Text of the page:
Written by Vanessa Carey, Tangaroa Blue Project Officer and Event Coordinator
Cape York is the peninsula of far north Queensland and is the largest unspoiled environment in northern Australia. It’s filled with remote beaches, diverse landscape and endemic wildlife, with stunning sunsets and sunrises, and an endless turquoise ocean to gaze out upon.
Desipte the area’s beauty, these remote beaches are hotspots for tonnages of marine debris washing in from our own own country and others. Eight years ago, Tangaroa Blue Foundation initiated the Cape York Clean-Up Tour, covering both the east and west coast of the peninsula, involving volunteers, partners and traditional owners.
From May to August 2018, Tangaroa Blue teams spent four days driving on the corrugated roads passing through Lakefield National Park and making tourist stops along the way at roadhouses, small communities, Black Rock Mountain, Rainbow Beach and Split Rock. Over the five days at our clean-up destination, the team set up camp and cleared kilometres of beach of marine debris and recorded items for the Australian Marine Debris Initiative (AMDI) Database.
A big thank you goes out to all our event parters including the Queensland Parks and Wildlife Service Rangers, NPARC Apudthama Land & Sea Rangers, Kuuku Ya’u Land Trust Rangers, Mapoon Land & Sea Rangers, Hopevale Congress Rangers, Cook Shire, Sea Swift and Hawkins Transport, along with our funding supporters through the Queensland Government’s Community Sustainability Action Grants and the federal government’s Improving Your Local Parks and Environment Grants.
For the eighth year, the 92 participants involved in the Cape York clean-up tour have proudly cleared 7 tonnes of marine debris translating to 66,400 litres and 212,214 individual items from 17 kilometres of coastline at Cape Bedford, Captain Billy’s Landing, Mapoon and Chilli Beach. Each event presented different experiences and ecosystems to enjoy, but the marine debris was the same everywhere; plastics. In addition to cleaning up the beach and collecting data on the returning items, the team’s other mission was to reduce the amount entering landfill after the event by recycling as much plastic as possible. From the total 66,400 litres of marine debris collected, the team managed to sort out 32,000 litres of hard plastics and PET bottles that were diverted from landfill and will be bailed out towards the end of the year for reuse purposes.
The first event from May 19th to 25th was spent at Cape Bedford within Hopevale just north of Cooktown. The clean-up crew of 11 stayed at Elim Campground which provided views of distant mountains and the colourful sanded Rainbow Beach. Wildlife was plentiful with sightings of amphibians, bird life, a sugar glider and beached sea snakes. Driving over enormous sand dunes, we reached Alligator Creek and Cape Bedford beaches where a total of 1 tonne of rubbish once coated 2 kilometres of the east coast. A total of 28,900 items were removed from the environment with the top three items being 19,000 hard plastic bits, 3,300 plastic lids and bottle tops and 1,130 rubber thongs.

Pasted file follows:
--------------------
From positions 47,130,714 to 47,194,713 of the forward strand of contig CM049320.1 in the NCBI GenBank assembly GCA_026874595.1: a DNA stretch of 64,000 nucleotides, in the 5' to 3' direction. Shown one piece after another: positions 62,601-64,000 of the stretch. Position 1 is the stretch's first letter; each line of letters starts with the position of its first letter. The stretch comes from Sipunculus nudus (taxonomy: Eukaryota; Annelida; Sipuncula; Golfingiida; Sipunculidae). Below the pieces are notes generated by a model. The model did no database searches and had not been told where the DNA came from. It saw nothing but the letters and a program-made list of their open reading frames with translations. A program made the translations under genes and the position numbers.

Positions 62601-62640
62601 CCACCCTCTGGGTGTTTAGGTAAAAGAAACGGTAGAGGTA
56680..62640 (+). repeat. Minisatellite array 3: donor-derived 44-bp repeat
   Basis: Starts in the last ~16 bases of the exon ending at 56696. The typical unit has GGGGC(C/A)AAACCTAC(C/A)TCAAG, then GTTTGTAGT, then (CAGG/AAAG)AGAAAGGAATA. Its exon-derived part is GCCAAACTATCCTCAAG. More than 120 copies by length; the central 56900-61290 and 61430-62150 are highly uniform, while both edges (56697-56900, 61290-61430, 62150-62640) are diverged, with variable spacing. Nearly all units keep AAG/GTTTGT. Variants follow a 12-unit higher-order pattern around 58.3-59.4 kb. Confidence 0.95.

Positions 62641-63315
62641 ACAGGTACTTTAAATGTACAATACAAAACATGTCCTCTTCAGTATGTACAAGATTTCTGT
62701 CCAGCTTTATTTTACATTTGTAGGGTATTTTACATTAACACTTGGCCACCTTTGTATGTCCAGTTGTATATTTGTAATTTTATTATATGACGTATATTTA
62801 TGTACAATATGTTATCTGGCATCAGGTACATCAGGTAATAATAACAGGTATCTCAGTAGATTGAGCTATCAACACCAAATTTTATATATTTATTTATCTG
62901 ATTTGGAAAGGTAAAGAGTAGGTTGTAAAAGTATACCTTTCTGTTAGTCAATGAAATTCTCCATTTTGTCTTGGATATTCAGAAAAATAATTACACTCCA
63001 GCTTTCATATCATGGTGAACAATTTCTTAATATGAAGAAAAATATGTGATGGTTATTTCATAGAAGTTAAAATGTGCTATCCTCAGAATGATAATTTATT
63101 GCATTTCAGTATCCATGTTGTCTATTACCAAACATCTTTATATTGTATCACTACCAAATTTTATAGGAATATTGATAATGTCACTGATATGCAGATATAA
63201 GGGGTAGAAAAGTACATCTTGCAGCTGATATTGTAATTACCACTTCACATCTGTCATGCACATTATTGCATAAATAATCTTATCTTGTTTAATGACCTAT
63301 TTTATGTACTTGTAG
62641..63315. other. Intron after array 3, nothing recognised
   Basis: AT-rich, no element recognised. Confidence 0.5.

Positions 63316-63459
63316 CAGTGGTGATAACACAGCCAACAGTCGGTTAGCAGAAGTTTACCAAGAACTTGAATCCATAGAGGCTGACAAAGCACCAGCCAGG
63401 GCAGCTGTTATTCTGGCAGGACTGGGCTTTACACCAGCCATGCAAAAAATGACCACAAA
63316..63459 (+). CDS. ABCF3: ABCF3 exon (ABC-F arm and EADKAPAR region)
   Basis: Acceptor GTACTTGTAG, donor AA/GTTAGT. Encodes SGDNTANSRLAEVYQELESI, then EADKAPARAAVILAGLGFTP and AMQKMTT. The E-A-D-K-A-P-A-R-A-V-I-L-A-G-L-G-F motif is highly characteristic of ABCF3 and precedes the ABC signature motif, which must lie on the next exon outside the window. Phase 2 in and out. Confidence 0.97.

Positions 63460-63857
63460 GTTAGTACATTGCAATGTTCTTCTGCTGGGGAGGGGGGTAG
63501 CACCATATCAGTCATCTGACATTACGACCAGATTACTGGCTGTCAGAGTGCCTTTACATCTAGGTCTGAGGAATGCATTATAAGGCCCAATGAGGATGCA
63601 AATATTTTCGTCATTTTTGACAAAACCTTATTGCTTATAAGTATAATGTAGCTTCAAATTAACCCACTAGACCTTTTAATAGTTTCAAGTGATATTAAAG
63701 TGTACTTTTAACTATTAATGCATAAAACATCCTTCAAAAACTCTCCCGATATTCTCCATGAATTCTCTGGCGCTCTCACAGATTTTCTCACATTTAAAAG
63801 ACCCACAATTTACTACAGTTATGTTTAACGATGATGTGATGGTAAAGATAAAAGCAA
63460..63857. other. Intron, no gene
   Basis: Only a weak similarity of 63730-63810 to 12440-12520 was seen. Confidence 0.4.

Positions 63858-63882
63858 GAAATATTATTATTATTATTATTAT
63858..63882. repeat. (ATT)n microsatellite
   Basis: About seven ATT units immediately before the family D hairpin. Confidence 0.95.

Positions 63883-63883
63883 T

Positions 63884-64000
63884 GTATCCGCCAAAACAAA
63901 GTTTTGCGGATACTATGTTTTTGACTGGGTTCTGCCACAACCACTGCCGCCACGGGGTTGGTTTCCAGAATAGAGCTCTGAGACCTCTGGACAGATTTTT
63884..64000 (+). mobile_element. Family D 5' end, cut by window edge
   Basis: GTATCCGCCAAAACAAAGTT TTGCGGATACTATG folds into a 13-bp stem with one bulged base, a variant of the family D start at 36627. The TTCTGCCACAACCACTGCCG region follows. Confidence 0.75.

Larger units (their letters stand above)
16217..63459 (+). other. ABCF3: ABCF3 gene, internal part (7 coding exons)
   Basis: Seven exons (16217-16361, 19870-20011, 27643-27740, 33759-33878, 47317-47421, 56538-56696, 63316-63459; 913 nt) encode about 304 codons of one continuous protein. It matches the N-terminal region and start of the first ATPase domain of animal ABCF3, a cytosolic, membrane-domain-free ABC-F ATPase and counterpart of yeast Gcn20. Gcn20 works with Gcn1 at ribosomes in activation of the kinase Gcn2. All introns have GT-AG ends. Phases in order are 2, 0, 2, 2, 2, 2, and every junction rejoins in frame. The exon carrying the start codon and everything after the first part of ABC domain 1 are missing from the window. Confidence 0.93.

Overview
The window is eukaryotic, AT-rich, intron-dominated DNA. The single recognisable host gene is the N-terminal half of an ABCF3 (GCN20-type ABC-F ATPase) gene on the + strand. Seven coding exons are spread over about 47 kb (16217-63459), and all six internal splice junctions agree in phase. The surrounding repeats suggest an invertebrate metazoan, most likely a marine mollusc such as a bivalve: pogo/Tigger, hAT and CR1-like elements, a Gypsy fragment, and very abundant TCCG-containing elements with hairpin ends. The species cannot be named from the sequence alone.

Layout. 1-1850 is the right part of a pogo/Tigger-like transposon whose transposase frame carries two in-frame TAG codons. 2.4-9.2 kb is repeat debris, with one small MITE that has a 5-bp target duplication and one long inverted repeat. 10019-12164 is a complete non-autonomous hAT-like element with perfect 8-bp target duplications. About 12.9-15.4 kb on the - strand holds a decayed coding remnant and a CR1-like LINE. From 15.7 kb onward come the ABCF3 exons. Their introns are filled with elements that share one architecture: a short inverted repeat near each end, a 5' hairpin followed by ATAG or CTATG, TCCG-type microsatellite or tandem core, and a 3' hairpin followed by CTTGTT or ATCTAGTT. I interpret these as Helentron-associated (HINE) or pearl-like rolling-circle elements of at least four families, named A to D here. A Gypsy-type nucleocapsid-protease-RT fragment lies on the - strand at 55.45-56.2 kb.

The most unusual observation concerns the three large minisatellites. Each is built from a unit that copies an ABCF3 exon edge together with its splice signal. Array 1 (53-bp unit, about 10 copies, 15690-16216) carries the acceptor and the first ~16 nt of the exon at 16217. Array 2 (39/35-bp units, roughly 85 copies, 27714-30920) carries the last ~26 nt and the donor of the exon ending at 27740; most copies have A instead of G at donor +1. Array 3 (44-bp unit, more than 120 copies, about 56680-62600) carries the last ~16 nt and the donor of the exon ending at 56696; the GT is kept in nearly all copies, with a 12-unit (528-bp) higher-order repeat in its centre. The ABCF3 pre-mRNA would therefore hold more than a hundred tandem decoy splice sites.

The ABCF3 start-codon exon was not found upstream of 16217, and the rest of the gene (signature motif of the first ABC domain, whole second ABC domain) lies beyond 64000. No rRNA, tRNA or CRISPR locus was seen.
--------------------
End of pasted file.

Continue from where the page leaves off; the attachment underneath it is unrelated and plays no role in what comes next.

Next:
Captain Billy’s Landing
The second clean-up trip from June 6th to 14th 2018 was at Captain Billy’s Landing where the team could swim and bathe in crystal clear waterfall pools. The 19 participants managed to clean-up 11 kilometres of beach on the east coast, with their efforts removing 36,000 items, equating to 1.5 tonnes, with 63% comprised of 22,500 plastic hard bits. Other notable figures include 4,700 plastic bottles tops and 1,238 rubber thongs.
From July 14th to 22nd, a new team of 25 travelled to the west coast of Cape York peninsula, north of Weipa, where 8 kilometres were cleaned across the 11-kilometre beach, which is sectioned into two sites; Mapoon Back Beach and Janie Creek at the south end. Together, with the help of 9 Land and Sea Rangers and Traditional Owners, a collection of 2.1 tonnes was removed from this not only long but wide beach, spanning out to 500m at times. A total of 51,884 items were removed from this popular turtle nesting beach with 50% of the debris recorded as hard plastic bits. Following in second were the plastic drink bottles, with 12 of the 4,680 bottles being Australian branded. The top third item was 3,700 foam insulation and packaging pieces, which was the worst material to collect off the hot sands, crumbling into pieces when you pick it up, just like plastics that have been exposed. Although Mapoon would be classed as our most challenging trip due to beach conditions, the area still provides beautiful pink skies and a quiet tranquil environment.
Just recently, the final team of 24 returned from Chilli Beach, which is on the east coast just north of Lockhart River. Chilli Beach was an amazing end to the Cape York clean-up tour with its unique wildlife and beautiful purple, pink and orange sunrises. Despite the pristine wilderness, the beach was covered in litter, amounting to 3 tonnes! Tangaroa Blue had assistance from Clean Coast Collective volunteers, 5 National Park Rangers and Traditional Owners, and a day from the Lockhart School students. The entire 7 kilometres of Chilli Beach was cleaned, even with volunteers spending 2 days just clearing micro-plastics from the pumice, and the last high tide washing in all new debris up on our clean swept shores. In total, 83,760 items were cleared and recorded for the AMDI Database, with the top 3 items being 57,185 plastic hard bits, 12,763 plastic bottle tops, and 1,820 scraps of rope and net.
Cape York 2019 – get involved!
If you liked the sound of our Cape York Clean-up Tour, join us at next year’s event in Winter 2019. Keep an eye on our website and facebook page for the registration notice. If you’d like to express your interest now, please email me. Come experience the Cape and see the marine debris for yourself. You’ll never look at plastics the same way again!